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10 ways to improve your health and live longer

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Sergey Young

This article is reprinted by permission from  .

The following is excerpted from “The Science and Technology of Growing Young” by Sergey Young.

If you are under 60 and in reasonably good health, I believe you will witness some groundbreaking health care advances within your lifetime. And, I believe, you will be able to grow young with the aid of these astonishing new technologies.

Living to at least 100 is within reach for most people on the planet today. In the U.S., 50% currently make it past 83 and 25% past 90. Going forward, these numbers will only improve for anyone who follows what I call a longevity-optimized lifestyle.

My advice: do everything possible to improve your chances of being around to take advantage of the successive waves of scientific improvement. How? Follow my 10 longevity choices that can help you extend your lifespan:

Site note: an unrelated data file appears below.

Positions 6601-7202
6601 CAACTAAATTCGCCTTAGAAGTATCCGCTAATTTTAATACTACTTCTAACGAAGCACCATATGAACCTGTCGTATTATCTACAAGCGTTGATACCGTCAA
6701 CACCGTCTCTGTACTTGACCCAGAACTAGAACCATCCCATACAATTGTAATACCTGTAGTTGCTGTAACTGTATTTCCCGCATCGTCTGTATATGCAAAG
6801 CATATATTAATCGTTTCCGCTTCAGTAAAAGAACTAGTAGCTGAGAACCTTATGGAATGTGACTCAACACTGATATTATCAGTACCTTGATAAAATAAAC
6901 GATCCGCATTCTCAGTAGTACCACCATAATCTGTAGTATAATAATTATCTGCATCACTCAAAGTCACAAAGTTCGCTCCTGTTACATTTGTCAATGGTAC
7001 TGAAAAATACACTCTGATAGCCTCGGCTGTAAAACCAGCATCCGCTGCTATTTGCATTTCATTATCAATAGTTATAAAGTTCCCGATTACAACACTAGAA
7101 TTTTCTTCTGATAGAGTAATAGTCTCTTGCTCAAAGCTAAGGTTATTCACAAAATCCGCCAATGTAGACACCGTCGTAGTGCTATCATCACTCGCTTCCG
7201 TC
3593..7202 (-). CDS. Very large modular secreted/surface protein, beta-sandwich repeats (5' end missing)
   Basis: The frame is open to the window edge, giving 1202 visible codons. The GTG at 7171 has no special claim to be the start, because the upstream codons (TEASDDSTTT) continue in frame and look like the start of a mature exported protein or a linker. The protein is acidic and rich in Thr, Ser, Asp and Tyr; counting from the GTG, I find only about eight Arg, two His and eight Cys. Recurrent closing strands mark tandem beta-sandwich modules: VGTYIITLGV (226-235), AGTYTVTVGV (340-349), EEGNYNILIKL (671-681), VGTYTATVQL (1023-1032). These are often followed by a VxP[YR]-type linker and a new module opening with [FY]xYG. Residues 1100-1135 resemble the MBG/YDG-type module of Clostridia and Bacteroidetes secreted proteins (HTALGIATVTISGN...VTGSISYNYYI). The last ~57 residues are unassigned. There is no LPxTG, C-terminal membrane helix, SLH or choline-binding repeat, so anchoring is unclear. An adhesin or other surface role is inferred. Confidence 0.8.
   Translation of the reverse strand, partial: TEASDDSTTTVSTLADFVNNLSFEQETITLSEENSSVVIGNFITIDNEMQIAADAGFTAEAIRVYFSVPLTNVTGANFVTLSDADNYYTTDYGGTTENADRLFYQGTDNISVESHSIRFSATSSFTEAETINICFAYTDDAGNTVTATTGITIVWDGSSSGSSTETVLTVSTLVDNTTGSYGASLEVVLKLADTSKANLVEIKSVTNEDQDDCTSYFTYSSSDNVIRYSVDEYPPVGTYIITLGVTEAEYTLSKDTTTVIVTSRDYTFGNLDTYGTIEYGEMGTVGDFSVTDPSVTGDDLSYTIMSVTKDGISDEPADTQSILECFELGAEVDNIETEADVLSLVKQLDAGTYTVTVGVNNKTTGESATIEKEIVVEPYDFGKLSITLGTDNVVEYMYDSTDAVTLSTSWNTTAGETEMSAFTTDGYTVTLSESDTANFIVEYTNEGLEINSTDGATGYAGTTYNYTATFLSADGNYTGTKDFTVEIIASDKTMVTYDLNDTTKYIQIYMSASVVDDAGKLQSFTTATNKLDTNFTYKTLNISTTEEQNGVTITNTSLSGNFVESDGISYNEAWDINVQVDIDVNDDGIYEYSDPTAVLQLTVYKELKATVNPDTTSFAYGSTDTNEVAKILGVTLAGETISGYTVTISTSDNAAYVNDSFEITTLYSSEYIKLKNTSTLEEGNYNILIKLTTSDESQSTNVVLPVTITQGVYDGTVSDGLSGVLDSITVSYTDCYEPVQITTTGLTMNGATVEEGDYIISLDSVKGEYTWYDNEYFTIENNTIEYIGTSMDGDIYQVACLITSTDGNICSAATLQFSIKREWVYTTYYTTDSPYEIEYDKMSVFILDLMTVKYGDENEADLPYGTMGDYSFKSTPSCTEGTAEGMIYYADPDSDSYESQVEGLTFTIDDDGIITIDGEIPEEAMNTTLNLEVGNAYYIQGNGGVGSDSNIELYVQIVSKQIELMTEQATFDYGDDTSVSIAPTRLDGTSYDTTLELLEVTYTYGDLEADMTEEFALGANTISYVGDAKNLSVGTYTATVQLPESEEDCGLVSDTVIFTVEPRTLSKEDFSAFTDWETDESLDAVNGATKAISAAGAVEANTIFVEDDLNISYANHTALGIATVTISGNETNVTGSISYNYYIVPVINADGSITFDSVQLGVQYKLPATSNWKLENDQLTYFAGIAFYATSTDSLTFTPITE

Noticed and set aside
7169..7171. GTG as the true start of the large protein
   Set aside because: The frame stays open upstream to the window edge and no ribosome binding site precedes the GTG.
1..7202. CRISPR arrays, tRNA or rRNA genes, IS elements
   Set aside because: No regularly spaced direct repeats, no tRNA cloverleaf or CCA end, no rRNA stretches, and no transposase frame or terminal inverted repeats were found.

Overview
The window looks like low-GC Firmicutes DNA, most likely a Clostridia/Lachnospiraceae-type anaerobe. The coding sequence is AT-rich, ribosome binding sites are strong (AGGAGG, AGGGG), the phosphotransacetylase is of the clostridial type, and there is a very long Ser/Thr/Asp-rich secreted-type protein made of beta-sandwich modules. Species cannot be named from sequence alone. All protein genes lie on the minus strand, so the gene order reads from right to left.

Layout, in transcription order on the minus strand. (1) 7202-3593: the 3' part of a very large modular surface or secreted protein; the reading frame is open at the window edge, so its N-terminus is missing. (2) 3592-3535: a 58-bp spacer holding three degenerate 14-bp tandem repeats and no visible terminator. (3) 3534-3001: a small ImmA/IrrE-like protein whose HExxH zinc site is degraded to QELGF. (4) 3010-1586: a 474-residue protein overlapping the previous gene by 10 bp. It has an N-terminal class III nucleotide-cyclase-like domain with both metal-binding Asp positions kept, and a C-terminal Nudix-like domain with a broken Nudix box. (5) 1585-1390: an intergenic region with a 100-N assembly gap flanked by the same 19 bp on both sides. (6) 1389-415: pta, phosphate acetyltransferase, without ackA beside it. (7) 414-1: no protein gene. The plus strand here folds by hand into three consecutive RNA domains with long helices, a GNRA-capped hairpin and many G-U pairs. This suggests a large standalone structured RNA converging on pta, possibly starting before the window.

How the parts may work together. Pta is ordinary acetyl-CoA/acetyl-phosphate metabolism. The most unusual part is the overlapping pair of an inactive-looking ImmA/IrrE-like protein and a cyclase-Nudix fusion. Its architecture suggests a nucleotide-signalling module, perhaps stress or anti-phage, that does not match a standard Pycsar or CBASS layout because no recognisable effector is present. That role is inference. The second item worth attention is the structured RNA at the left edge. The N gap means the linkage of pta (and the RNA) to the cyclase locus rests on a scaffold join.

1. Get your health checked.  Early diagnosis is critical for the prevention of disease and age-related decline. So, get yourself checked regularly and as comprehensively as possible.

At a minimum, get a complete annual physical exam that includes blood count and metabolic blood chemistry panels, a thyroid panel and testing to reveal potential deficiencies in nutrients such as vitamin D, vitamin B, iron and magnesium.

One in nine men will get prostate cancer in their lifetime, almost all of them after 50. If caught early, the prostate cancer survival rate is almost 100%. But that figure drops to 31% if it’s first caught in stage 4. The case for colonoscopies is much the same. Women over 40 should get an annual breast exam, mammogram, ultrasound and an occasional Pap smear to check for breast, ovarian and cervical cancer.

Ask your doctor which tests are relevant for you — your physician may recommend additional tests based on your family history.

Direct-to-consumer diagnostic tests, like ones from 23andMe /zigman2/quotes/222659849/composite ME +16.37% , Nebula Genomics and Thryve, also offer convenient, low-cost ways to study your genes, epigenome (chemical compounds that modify the genome) and gut flora (microorganisms in the digestive tract). Identifying genetic mutations that cause hereditary diseases lets you take proactive action to prevent disease and promote a healthier lifestyle.

Also read: This worker found a new career that transforms the lives of seniors